Originally published at What The Frock!

Bethany Black is “Britain’s only goth, lesbian, transsexual stand-up comedian” and a self-confessed “gob-shite” who instantly makes me laugh. I can understand why audience members find themselves joining in with her shows – I feel like I’m chatting to a friend.

Bethany’s comedy style is just like our conversation, packed with “stories about the ridiculous, stupid things I’ve done. I’m an idiot and I’m fully aware that I’m an idiot; every day there is a whole new world of mistakes to be made”.

One mistake was Bethany’s wardrobe choice on a trip to Maastricht earlier this year: “I thought: it’s February, it’s not going to be much colder than it is in England. I got there wearing a T-shirt, jacket and skinny jeans, and realised that it was actually minus 20 degrees!”

Her brand of observational comedy draws on these true stories from her own life, with a few topical jokes thrown in for good measure. “If I do talk about things from the news I try and relate it to my life. Like last year during the riots, I lived in Manchester and everyone in my street got a new telly.”

It’s this easy, conversational style that makes Bethany so likeable: “I come across as quite chatty on stage, so people sort of forget that I’m not just chatting to them. The people who tend to heckle are the kind of people who don’t normally heckle – they just sort of talk to me and then get all embarrassed when they realise there’s hundreds of other people in the room.”

Born at the end of the 1970s, Bethany grew up watching Blackadder, French & Saunders and all the alternative comics of the early 1980s, who inspired her passion for comedy. “I’ve always wanted to be a comedian, ever since I was a child; I was just a comedy geek for as long as I can remember. I’ve always been a storyteller and a gob-shite.”

Despite this enthusiasm, Bethany initially struggled to get started as a comic: “I didn’t really know where comedy took place apart from The Fringe and The Comedy Store in London,” she confesses. Her first break was MCing between bands at a friend’s rock night in Preston: “I thought that’d be a good place to start off doing stand-up. It really isn’t. It’s an entirely different audience, but it does teach you how to get people’s attention quickly, how to deal with rowdy audiences, and how to dodge bottles of piss!”

With these vital piss-dodging skills under her belt, Bethany progressed to getting gigs in real comedy clubs but recalls her early days as a long learning curve. “The most difficult thing about getting started was writing material. It’s an artistic process of learning, so very few people go on stage and are brilliant from the get-go. It took me about six years until I was confident enough in my ability.”

Asked about the highlights of her career, Bethany tells me: “It’s lovely to get to meet and work with people I’ve grown up watching. Loads of my friends in bands never get to meet or work with any of their heroes unless they’re massively successful, but in this industry you do; you work with your heroes really early on.”

Most recently, Bethany worked with Sean Lock at this summer’s V Festival, but one of her more surreal encounters was during a comedy festival in Finland. “For one of my gigs in Helsinki they were trying to find an English-speaking support act, and they couldn’t find anyone for ages. Then the promoter came to me and said there was an act doing a gig in Finland, at a much bigger venue, and he was looking for somewhere to try out what the audience was like. Would I mind if he opened for me? I said, ‘Oh, who is it?’ It was Omid Djalili! I’m just stood there at the side of the stage, about to go on, and I’m watching Omid Djalili doing his set, and I’m thinking ‘This guy was in The Mummy, and he’s on stage opening for me!’”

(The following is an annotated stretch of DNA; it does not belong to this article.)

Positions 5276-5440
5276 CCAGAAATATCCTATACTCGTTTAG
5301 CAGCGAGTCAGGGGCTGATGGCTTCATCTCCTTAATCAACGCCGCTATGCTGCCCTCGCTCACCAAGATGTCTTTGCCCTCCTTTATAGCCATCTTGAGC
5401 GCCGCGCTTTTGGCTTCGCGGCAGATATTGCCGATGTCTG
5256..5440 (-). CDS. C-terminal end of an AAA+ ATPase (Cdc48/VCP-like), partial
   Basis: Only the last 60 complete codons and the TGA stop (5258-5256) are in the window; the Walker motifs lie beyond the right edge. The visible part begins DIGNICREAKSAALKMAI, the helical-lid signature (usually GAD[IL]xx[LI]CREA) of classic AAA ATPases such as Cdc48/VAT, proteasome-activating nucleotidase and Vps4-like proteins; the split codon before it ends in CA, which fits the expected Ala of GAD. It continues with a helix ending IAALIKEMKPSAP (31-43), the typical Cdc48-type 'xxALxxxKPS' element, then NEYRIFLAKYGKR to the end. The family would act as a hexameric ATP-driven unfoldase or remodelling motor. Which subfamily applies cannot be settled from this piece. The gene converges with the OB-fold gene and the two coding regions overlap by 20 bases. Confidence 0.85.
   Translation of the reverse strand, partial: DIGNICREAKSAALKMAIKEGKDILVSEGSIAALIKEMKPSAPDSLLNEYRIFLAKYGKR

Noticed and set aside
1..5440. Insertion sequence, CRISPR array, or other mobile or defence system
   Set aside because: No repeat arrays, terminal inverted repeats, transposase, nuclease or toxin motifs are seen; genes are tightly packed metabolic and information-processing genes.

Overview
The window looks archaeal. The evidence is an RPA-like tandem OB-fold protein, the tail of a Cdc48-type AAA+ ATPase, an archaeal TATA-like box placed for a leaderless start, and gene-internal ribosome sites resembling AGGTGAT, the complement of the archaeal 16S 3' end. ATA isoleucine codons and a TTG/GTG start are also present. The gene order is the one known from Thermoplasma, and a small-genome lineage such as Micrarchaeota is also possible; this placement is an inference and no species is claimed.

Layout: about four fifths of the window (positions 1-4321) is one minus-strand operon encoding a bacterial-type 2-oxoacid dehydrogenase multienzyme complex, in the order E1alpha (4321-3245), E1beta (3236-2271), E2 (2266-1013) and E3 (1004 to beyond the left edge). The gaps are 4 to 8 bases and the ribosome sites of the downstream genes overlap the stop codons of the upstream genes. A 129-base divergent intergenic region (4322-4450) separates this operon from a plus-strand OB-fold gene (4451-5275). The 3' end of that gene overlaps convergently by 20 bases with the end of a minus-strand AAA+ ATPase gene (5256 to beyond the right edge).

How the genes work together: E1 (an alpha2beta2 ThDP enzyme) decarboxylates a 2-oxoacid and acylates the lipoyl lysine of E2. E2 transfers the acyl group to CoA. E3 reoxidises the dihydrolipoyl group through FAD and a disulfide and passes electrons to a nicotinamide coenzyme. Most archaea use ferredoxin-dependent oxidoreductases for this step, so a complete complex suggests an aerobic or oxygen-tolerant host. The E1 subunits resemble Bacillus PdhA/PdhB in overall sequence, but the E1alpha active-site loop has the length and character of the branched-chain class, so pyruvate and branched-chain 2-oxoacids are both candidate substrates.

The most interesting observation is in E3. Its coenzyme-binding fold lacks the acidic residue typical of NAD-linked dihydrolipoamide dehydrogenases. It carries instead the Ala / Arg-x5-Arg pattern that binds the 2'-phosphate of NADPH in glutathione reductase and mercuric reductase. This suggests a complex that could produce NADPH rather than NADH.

It’s almost impossible to believe it now but, for the first five years of her comedy career, Bethany suffered badly from stage fright. Her breakthrough came at a gig in Sheffield: “I was on with an MC who wasn’t particularly fond of me, so before they introduced me they went on stage and did a lot of material that they thought crossed over with what I had.

“I’m stood at the side of the stage, absolutely panicking, and they went on for ages and ages, saying all these things that I knew messed up what I was going to do. In the time they were on stage I decided, ‘Well, there’s nothing you can do about this, you can only do the material that you’ve got, and this is entirely out of your hands’, and I just got really calm. Then I went on stage and did the best gig I’ve ever had, and after that I felt like I was in control of what I was doing.”

Although it’s now “very rare” for Bethany to get nerves, she’s conscious that she’s not your typical comedian: “Because of the way I look and what I talk about, I’m not [most audiences’] idea of what a comedian should be. So when I go on stage and I talk about what I talk about, I’m going on stage knowing the audience is predisposed to probably not like me.”

Luckily Bethany’s not too fazed by that: “It can be quite intimidating, but I know how to make people like me when I’m on stage. I’ve done enough gigs now to know that I can pretty much do that in any room, with any sort of crowd.” And with What The Frock! fast approaching, Bethany is sure to win over the audience in Bristol with no trouble at all.

Bethany will be appearing with What The Frock! on Saturday, September 15, at The Winston Theatre, Bristol. Please click here to buy tickets.

%d bloggers like this: